I've just reviewed data from five unanticipated market-shock days -- September 11, Iraq's invasion of Kuwait on Aug. 20, 1990, the Kennedy assassination on Nov. 22, 1963, the Cuban missile crisis on Oct. 20, 1962, and the attack on Pearl Harbor on Dec. 7, 1941.
SHORT-TERM RETREAT. Also, I have looked at the S&P 500 price performances after the first day of trading following each of those events, the number of days it took the S&P 500 to bottom, its total decline in price, and finally, the days it took until the S&P 500 closed above the level prior to the shock event.
Shocks take a toll on investors' nerves, as seen in the average 3.2% one-day decline in price following the five events. Yet the number of days the market was in free-fall was encouragingly short -- only five days (excluding Pearl Harbor, the average was four days). The total price decline before the market sought a near-term plateau was 6%.
The most surprising statistic, in our opinion, was that the S&P 500 was trading at a new high only an average of 62 days later (and an incredible 14 days without Pearl Harbor).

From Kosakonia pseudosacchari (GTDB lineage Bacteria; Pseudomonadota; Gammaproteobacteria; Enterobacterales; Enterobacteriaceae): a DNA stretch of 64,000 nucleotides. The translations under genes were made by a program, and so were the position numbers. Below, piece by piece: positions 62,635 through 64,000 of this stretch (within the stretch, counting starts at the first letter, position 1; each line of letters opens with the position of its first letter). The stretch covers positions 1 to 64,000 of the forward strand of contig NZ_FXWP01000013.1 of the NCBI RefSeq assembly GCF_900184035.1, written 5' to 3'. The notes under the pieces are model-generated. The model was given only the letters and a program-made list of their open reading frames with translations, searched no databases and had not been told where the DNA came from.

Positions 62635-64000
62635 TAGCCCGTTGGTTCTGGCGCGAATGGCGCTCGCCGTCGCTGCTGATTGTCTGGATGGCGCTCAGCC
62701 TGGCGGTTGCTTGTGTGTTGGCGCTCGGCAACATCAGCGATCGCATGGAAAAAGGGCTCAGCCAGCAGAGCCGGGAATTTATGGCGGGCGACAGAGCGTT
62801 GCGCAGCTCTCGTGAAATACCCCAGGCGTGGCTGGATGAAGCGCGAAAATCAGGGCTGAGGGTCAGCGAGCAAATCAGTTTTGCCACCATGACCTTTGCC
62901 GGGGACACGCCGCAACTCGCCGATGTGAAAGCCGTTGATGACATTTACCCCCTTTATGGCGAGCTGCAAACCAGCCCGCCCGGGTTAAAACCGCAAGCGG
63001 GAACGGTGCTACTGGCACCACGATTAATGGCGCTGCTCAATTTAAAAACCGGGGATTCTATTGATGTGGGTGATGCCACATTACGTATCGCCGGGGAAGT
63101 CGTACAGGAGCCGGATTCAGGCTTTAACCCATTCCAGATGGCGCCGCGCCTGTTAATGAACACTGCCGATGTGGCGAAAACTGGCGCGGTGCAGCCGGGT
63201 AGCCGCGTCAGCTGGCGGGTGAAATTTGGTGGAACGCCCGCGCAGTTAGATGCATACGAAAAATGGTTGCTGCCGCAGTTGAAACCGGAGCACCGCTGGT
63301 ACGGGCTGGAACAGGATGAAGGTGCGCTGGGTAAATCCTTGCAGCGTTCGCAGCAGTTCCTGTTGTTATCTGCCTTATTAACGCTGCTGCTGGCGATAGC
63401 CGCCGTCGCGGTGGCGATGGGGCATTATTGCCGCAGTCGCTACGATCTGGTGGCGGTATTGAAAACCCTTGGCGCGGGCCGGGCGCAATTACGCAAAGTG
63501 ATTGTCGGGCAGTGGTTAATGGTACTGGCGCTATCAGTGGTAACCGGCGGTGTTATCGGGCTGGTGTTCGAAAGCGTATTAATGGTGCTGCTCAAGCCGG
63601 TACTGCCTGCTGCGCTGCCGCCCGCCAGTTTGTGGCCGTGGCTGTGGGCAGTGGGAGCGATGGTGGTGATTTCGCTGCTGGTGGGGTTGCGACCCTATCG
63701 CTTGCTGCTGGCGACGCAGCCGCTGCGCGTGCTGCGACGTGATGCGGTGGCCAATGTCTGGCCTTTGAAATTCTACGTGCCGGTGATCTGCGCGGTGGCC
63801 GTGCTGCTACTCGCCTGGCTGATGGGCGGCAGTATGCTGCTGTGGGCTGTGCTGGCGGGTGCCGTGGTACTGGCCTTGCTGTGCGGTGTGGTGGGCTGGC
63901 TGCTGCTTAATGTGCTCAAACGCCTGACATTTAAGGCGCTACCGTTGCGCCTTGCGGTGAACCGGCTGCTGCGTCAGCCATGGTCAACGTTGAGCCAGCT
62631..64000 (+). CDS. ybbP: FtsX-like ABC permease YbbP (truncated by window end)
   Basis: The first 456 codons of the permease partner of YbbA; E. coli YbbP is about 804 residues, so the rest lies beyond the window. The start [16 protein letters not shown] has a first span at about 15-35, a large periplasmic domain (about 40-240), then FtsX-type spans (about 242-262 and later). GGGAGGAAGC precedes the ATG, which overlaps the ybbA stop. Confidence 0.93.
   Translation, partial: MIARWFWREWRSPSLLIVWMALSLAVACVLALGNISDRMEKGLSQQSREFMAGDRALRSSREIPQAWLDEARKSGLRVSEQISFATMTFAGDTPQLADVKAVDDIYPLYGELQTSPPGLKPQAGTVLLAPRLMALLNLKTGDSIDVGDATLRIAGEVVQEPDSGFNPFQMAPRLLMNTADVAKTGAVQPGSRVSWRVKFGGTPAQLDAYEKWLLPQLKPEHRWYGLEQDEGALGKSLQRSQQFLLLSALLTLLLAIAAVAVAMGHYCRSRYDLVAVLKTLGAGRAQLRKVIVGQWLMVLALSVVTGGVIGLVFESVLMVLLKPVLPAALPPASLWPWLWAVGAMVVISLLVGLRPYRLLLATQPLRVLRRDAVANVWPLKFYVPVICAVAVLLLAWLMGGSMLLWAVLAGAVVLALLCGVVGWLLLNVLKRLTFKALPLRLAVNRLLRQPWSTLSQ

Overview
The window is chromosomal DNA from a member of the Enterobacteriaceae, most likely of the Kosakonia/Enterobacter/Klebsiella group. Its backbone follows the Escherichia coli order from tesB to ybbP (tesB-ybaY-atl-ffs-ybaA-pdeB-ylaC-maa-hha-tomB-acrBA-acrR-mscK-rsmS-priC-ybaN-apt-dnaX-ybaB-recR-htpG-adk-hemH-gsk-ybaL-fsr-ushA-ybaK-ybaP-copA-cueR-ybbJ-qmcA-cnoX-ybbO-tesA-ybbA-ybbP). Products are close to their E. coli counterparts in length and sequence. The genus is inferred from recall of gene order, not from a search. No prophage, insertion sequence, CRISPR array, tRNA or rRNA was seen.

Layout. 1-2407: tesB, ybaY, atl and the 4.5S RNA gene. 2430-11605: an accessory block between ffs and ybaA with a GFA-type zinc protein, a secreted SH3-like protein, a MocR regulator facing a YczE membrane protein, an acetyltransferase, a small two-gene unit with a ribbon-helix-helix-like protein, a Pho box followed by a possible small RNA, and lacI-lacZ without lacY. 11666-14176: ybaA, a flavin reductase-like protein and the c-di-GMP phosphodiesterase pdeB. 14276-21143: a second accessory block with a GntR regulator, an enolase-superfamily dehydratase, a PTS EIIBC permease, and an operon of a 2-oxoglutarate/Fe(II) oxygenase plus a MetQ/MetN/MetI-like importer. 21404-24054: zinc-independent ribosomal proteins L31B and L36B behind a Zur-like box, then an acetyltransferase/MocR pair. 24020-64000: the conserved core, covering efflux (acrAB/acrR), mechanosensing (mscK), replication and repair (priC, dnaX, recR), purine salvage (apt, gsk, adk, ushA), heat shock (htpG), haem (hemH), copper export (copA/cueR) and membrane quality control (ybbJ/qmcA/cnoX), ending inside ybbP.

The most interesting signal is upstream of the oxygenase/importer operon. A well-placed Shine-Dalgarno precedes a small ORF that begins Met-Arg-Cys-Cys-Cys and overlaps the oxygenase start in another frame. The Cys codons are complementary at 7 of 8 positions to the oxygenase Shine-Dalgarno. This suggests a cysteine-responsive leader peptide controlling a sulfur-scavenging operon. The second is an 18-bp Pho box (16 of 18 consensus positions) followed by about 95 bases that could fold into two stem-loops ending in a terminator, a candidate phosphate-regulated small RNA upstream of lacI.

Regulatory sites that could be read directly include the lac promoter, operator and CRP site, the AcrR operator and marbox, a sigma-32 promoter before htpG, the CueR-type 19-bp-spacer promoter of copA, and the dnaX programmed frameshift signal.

STAYING THE COURSE. S&P's Investment Policy Committee echoes the deep sorrow associated with the loss of life from this event, but reminds investors to let their investment decisions be driven by economic factors. S&P believes the U.S. economy is on firm footing and expects real gross domestic product (GDP) to advance 3.5% this year and 3.0% in 2006. In fact, we see economic advances for all of the major economies this year and don't expect this recent event to materially alter this outlook.
S&P's IPC projects the S&P 500 to close 2005 at 1255 as a result of this strong economic growth and an expected 11% increase in earnings for companies in the S&P 500. We remain single-digit bulls, and recommend that investors focus on high quality equities. Stovall is chief investment strategist for Standard & Poor's